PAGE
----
Let A, B (non-empty) sequentially compact sets. Then the intersection of A and B is sequentially compact.

One can prove this hypothesis by selecting a sequence in the intersection and observing a convergent subsequence in A the limit of which is a. Then there exists an subsubsequence in B and as the limits coincide and the hypothesis is proven.

Now, I am wondering, if the following is a valid proof (or it is just a reformulation of the argument in proof 1):

Again, select a sequence in the intersection and observe a convergent subsequence. As the sequence and thus the convergent subsequence with it's limit are in (say) A, the limit must be in B, too, otherwise there are elements in the sequence which are not in B, which is a contradiction to the givens. Shouldn't that proof the hypothesis as well?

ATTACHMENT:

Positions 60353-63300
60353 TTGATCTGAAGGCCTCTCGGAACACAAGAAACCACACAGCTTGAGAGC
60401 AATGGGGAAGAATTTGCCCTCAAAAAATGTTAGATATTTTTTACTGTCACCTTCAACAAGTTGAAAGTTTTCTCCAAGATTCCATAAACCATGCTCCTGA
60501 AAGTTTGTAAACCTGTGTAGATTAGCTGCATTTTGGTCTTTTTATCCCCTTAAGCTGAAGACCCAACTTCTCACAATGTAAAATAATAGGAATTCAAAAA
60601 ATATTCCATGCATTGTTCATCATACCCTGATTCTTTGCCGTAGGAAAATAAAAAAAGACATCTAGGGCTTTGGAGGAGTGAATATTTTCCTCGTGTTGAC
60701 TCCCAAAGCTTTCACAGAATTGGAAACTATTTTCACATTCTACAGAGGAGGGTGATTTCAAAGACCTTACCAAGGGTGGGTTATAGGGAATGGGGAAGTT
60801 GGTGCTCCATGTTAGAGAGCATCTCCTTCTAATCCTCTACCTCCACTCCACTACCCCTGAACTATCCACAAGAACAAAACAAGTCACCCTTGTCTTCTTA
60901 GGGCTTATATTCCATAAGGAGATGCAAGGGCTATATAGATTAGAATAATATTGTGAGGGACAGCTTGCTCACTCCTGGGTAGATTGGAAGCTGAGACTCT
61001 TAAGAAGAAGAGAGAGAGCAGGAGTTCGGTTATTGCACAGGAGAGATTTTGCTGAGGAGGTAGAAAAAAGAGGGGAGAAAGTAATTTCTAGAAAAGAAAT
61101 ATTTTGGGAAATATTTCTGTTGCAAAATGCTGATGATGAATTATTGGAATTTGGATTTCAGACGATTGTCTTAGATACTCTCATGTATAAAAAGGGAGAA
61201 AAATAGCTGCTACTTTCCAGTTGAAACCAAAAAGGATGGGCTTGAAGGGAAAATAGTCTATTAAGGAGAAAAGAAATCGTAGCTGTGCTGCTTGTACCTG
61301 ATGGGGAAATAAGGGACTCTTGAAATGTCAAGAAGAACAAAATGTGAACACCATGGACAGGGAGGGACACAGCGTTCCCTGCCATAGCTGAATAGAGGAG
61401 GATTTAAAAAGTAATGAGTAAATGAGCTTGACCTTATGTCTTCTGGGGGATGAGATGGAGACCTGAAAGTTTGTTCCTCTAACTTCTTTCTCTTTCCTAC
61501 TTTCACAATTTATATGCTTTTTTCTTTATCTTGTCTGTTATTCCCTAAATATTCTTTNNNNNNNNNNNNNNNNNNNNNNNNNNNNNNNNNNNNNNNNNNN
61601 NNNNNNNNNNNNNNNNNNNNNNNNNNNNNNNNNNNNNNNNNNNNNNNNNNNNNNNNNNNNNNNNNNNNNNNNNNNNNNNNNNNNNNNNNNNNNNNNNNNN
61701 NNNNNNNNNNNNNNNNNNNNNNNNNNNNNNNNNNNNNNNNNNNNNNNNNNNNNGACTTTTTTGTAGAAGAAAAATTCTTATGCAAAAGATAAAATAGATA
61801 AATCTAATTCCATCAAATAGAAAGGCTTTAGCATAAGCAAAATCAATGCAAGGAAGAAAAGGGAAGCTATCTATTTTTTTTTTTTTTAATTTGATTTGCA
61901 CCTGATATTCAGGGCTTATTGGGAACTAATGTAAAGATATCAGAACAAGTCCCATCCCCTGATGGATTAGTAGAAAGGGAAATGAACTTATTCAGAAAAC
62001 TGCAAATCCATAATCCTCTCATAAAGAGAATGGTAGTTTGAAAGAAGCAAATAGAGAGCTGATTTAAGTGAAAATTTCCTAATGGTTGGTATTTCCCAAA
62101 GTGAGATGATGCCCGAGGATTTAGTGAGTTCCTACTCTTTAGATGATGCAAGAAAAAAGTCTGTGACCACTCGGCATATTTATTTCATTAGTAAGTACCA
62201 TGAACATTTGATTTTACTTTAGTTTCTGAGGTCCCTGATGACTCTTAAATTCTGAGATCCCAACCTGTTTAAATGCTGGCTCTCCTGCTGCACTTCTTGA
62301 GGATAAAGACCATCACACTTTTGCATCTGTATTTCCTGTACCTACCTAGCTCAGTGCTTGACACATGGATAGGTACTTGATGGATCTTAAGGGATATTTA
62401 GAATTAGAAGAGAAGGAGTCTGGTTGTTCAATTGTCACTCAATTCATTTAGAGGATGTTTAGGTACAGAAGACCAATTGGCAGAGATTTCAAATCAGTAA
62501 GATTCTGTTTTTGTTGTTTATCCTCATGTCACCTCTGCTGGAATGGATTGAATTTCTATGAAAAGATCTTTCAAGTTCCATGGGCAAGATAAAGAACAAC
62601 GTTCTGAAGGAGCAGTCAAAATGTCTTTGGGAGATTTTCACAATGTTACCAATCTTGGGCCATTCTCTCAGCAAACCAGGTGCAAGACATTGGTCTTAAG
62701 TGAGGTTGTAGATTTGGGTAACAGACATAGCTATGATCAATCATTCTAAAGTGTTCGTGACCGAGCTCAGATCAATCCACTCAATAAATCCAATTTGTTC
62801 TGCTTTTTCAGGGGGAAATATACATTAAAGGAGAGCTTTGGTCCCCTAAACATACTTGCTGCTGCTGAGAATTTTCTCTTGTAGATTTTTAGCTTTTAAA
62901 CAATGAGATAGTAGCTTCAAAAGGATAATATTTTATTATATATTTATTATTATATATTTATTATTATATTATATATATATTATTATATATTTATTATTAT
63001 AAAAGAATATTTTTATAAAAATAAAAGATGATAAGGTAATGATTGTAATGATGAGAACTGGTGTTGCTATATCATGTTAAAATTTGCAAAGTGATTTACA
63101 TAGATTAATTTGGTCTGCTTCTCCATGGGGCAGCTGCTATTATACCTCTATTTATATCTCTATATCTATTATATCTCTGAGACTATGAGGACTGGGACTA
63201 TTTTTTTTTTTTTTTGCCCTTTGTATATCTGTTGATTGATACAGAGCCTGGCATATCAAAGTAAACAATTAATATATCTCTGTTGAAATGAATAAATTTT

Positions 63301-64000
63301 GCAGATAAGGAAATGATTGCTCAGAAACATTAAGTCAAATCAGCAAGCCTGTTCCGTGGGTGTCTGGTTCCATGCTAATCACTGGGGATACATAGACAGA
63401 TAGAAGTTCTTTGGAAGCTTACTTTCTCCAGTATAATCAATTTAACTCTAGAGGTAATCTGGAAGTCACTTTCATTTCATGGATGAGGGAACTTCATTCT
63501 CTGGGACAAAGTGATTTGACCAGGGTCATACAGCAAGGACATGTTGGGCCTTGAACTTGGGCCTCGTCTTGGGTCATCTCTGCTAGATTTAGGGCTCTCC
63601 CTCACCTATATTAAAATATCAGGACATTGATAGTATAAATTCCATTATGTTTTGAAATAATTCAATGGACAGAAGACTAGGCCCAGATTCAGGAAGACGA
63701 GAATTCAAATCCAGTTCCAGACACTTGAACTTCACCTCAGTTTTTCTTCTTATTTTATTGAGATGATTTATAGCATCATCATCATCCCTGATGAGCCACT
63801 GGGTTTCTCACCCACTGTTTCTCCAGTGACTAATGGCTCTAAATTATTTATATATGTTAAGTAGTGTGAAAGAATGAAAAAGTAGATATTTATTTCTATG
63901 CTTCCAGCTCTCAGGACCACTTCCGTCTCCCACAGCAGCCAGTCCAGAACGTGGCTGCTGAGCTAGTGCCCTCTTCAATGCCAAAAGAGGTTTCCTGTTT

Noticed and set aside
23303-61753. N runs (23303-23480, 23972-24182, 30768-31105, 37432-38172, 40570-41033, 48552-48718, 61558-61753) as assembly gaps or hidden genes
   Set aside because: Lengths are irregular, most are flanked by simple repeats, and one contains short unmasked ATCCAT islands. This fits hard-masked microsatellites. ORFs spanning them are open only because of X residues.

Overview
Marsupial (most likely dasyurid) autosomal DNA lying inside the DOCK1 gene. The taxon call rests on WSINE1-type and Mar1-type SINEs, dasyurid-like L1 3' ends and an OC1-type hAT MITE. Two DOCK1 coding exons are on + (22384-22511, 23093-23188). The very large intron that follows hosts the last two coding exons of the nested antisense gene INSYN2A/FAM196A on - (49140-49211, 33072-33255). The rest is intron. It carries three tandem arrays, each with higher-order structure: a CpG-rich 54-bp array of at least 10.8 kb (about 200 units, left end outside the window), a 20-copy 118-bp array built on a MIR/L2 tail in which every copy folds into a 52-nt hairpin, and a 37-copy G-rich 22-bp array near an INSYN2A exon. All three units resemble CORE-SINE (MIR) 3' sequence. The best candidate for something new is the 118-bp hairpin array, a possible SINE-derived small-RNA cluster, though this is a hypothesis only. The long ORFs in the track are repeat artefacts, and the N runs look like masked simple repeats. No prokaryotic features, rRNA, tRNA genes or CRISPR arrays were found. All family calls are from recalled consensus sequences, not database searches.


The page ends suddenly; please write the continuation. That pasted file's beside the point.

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The answer is No if you are working in a general topological space. If the condition is restricted to a metric space then both your sequentially compact subsets become closed by being compact spaces in the metric space. Then your argument should work.

What you are looking for should be a sequentially compact subset $B$ in some first-countable topological space which is not closed, thus the limit of some sequence $(x_n)$ is not contained in $B$. Choose another sequentially compact subset $A$ which is closed contains $(x_n)$, then although $(x_n)$ contains itself as a subsequence, the limit is not in $B$.

See the top answer on this post: Sequentially compact subset of Hausdorff space is Closed?

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